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    Financial problems are prompting 32 group homes around the state to close their doors by the end of the year and could leave 340 people unemployed.

    REM Connecticut, which operates group homes for the mentally and developmentally disabled, will shutter all its locations between Oct. 31 and Dec. 31, according to an Aug. 19 letter from Executive Director Paul Cataldo to the Department of Labor.

    “We have recently learned of several changes that negatively impact our level of reimbursement and as a result we’ve made the tough decision that we can no longer continue to provide the level of service that we believe is in the best interest of our clients,” Cataldo said in a statement released Wednesday.

    The layoffs will affect 44 supervisors and support staff members and 298 direct support professionals, according to Cataldo, who said he'll work to find new positions for all of them.

    “We are hoping that the transition of the individuals we serve to a new provider will include employment opportunities for REM staff so that employees will experience no gap in employment and relationships will continue uninterrupted,” he said.

    Affected employees will not receive severance packages but will be compensated for unused vacation time, according to the letter. Workers currently covered by company insurance can opt for COBRA coverage.

    Staff members who aren’t placed at a new provider may be eligible for unemployment, the letter says.

    All group home residents will be transferred to other facilities.

    The following REM Connecticut locations will close by 2015:

    • 166 Center Hill Road in Barkhamsted
    • 65 Old Windsor Road in Bloomfield
    • 180 Filley Road in Haddam
    • 1480 Saybrook Road in Haddam
    • 4 Millbrook Drive in East Hartford
    • 200 Nutmeg Lane, Apt. 304 in East Hartford
    • 60 Washington Avenue in East Hartford
    • 2068 Exeter Road A and B in Lebanon
    • 93 Summit Street in Manchester
    • 114 Woodland Street A and B in Manchester
    • 51 Vernon Street in Manchester
    • 676 Mansfield City Road in Mansfield
    • 90 Dana Lane in Meriden
    • 249 Bailey Road in Middletown
    • 440 Middlefield Street in Middletown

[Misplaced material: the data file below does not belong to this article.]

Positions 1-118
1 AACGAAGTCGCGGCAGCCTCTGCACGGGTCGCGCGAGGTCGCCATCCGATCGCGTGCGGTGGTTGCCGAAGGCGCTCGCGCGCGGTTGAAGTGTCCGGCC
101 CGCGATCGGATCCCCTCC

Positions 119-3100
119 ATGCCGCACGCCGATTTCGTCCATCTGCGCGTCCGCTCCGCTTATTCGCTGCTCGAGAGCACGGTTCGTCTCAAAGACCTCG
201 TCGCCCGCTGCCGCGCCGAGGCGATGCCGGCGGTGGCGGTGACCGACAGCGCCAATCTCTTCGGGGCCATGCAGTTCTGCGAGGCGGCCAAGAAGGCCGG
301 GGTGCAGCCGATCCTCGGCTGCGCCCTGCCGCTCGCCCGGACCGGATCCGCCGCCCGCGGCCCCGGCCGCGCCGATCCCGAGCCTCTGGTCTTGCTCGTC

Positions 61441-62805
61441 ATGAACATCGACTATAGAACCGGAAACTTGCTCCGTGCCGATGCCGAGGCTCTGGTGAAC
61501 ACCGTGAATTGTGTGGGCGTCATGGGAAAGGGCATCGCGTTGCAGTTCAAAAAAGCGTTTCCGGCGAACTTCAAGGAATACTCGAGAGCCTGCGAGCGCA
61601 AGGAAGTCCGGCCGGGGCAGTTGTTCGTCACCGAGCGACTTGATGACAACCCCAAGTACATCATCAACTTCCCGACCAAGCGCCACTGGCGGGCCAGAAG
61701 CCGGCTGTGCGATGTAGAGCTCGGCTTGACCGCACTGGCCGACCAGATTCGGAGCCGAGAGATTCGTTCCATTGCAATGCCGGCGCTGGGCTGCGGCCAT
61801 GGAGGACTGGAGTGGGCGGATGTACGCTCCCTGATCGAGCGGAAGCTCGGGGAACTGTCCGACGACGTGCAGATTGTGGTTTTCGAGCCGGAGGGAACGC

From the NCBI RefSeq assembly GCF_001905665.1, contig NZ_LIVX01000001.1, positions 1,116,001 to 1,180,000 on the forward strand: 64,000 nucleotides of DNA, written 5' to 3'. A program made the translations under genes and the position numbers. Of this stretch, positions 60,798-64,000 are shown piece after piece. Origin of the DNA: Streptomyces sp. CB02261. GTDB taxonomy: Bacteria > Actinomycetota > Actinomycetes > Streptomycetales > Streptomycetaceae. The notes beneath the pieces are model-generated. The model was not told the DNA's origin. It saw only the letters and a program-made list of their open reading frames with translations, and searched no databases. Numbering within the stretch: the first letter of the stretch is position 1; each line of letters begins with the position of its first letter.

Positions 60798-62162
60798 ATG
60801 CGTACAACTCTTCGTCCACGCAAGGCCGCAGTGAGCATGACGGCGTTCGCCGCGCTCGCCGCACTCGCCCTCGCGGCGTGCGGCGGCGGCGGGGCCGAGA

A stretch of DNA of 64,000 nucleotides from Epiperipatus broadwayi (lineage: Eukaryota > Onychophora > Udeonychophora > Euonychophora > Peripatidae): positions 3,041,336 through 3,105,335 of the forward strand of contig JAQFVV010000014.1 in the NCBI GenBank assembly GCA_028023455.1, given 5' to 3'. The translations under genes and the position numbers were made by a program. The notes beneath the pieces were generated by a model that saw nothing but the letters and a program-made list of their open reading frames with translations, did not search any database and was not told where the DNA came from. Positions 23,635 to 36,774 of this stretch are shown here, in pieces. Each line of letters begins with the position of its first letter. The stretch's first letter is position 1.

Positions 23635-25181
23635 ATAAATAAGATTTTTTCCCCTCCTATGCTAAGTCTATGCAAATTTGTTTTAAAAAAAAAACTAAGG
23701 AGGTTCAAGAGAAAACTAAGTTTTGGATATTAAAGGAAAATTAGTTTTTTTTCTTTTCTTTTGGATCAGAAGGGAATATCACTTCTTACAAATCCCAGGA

• 9 Northwoods Lane, Apt. 9N in Middletown
    • 6 Harvey Drive in North Granby
    • 177 Broadway in Norwich
    • 249 Chestnut Hill Road in Somers
    • 295 Old Stafford Road in Tolland
    • 12 N. Turnpike Road, Apt. C in Wallingford
    • 203 Capital Avenue in Waterbury
    • 145 Holly Street in Waterbury
    • 76 Litchfield Road, Apt. B in Watertown
    • 23 Millbrook Circle in Windsor
    • 656 Windsor Avenue in Windsor
    • 722 Windsor Avenue, Apt. B in Windsor
    • 824C Windsor Avenue in Windsor
    • 5 Elm Street, Apt. 32 in Winsted
    • 42 Maloney Court in Winsted

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    A great white shark attacked two kayakers who were trying to photograph seals off the Plymouth, Massachusetts, coast Wednesday evening at Manomet Point, authorities say.

    The shark came up from beneath the two women and took a bite out of one of their kayaks, according to the Plymouth Harbormaster.

    Neither of the women kayaking was injured in the attack. Officials say the women, who are in their mid-20s, were trying to take pictures of the seals at the time.

    The shark is believed to have been a great white, based on a tooth fragment and the bite mark it left on the kayak, Massachusetts Environmental Police says.

    The shark is estimated to be 14 to 16 feet long.

    Authorities say this is the second great white shark sighting of the day in the area, after a woman reported seeing one attack a seal around 1 p.m.

    The Plymouth Harbormaster searched for about two and half hours but found nothing.

    Stay with us as this story develops.

    Copyright Associated Press / NBC Connecticut



    Photo Credit: Brewster Ambulance

    A great white shark attacked two kayakers off the coast of Massachusetts, leaving a large bite mark in one woman's kayak, seen here in close-up.A great white shark attacked two kayakers off the coast of Massachusetts, leaving a large bite mark in one woman's kayak, seen here in close-up.

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    A Columbia University senior is carrying a mattress wherever she goes on campus to protest the way she says the university mishandled her rape complaint. 

    “It’s an art piece but also a protest,” Emma Sulkowicz said.

    For months, Sulkowicz has accused the Ivy League school of bungling her rape complaint.

    The art student says a fellow student raped her in her dorm room bed on Aug. 27, 2012, the first day of her sophomore year. She reported it to campus authorities in April 2013.